Sunday, November 8, 2009

Java on the Decline?

I attended the No Fluff Just Stuff conference in Reston, VA this weekend (, and once again it was excellent. One fact that is becoming clearer is that Java really is on the decline. With languages like Groovy and Scala (and Clojure - though I have no firsthand experience with that so I can't give much input there) on the rise, why should we still use Java?

I've been using groovy for the last year or so and use it in both tests and production code. Groovy is growing in popularity very quickly since it is just a dialect of Java, and all Java code is valid in Groovy. Developers can "groovify" code as they become more familiar with the Groovy idioms.

Scala is a bit newer to me, but I'm becoming familiar with that as well. At first I wondering why I needed language that could be both functional and OO, but it quickly became familiar. The functional aspect of Scala (and some of these operations are available in Groovy too) works magic on collections. Mapping operations to collections is a really nice feature. Think of all the times in Java you write code that looks something like this:

List myList// assume this is initialized
for ( MyObj o : myList ) {
System.out.println("o = " + o);

whereas in scala, the same code can be written as:

myList.foreach(n=> println(n))

This is a simple example, but any function can be mapped to every element in the list, which can be a real space saver.
I'm not going to try and write a Groovy or Scala tutorial here since there are already so many of those, but my takeaway is that these languages are on the rise, because they offer everything Java has to offer and more (with less code).

Monday, November 2, 2009

Immutable Collections

When we think of immutability in Java, the final keyword should come to mind. It's good practice to finalize whenever possible, particularly when working with multi-threaded applications. The less mutable state that exists, the less chance for side effects and bugs.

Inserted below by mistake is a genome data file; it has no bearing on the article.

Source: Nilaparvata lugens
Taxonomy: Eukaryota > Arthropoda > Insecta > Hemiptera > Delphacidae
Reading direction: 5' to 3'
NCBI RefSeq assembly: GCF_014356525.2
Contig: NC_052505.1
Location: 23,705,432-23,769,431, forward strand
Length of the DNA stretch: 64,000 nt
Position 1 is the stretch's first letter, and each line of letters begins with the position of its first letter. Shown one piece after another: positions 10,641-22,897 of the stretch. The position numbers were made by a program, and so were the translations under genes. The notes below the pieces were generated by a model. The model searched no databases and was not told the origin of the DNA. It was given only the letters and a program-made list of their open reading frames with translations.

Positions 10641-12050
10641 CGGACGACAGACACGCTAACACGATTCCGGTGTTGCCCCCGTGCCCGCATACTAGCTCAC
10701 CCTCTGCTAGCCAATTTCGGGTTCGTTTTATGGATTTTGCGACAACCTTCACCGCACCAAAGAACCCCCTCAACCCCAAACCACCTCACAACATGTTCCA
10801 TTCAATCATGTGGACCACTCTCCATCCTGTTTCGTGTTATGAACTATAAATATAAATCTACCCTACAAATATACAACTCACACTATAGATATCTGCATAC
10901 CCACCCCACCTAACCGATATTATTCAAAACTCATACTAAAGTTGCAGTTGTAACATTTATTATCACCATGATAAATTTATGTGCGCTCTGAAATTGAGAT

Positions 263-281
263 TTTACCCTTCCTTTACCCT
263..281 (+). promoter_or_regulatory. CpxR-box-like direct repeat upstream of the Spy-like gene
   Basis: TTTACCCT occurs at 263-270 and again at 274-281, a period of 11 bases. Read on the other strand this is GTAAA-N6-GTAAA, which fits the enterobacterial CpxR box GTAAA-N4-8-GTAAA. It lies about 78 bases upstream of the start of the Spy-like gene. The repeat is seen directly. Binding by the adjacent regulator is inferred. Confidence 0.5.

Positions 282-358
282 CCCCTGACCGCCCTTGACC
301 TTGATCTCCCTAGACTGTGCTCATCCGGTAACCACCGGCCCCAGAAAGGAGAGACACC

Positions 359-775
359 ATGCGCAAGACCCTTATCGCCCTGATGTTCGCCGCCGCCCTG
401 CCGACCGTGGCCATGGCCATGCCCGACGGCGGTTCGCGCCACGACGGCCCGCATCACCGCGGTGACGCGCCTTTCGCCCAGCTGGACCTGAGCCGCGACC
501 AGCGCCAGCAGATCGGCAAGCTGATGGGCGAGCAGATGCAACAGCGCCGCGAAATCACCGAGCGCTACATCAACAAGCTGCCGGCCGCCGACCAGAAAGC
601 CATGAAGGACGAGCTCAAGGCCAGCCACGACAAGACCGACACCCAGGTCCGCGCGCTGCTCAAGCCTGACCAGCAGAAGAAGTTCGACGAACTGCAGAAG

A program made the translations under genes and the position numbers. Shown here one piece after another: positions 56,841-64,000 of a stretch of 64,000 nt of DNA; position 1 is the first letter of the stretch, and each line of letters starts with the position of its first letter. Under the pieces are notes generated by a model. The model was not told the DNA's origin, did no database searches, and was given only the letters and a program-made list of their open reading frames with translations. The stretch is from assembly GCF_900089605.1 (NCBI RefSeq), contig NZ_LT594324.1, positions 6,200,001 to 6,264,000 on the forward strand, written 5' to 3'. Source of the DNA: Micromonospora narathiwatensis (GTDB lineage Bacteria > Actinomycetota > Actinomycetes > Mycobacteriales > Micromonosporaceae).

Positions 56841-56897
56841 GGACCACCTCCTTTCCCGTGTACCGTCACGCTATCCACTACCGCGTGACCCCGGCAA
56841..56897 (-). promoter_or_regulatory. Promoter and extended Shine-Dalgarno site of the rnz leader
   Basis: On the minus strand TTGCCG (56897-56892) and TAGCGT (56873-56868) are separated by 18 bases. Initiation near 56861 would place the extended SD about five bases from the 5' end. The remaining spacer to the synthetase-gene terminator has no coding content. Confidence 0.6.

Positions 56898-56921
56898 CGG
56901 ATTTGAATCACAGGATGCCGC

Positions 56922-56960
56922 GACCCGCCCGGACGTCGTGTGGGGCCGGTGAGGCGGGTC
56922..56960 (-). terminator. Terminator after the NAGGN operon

Working with collections is a bit trickier. When a class has a getter for a collection, things get a bit more difficult. Let's see what happens.

private final Collection<Object> aCollection;
public MyClass(Collection<Object> coll) {
aCollection = new LinkedList<Object>(coll);
public Collection<Object> getCollection() {
return aCollection;

Attempting to finalize a collection like this provides very little assurance that the collection will not be mutated. A client that calls getCollection can add or remove from the underlying collection as well as change the elements.
Addressing the first issue of adding or removing from the collection is easy to handle, yet I often see this overlooked. By using the Collections.unmodifiableXXX methods, we can easily create a collection that cannot be added or removed from. The constructor would now look like

public MyClass(Collection<Object> coll) {
aCollection = Collections.unmodifiableCollection(coll);

By finalizing in the constructor, this assures that neither private nor public methods can inadvertently mutate the structure of the list. The issue preventing a client from mutating the state of the objects in the list still exists. In order to prevent this, the objects would need to be completely immutable. There's not too much MyClass can do about this.
To sum up, try to make objects immutable whenever possible. You should be defaulting to final objects and unmodifiable collections and removing these restrictions only when absolutely necessary.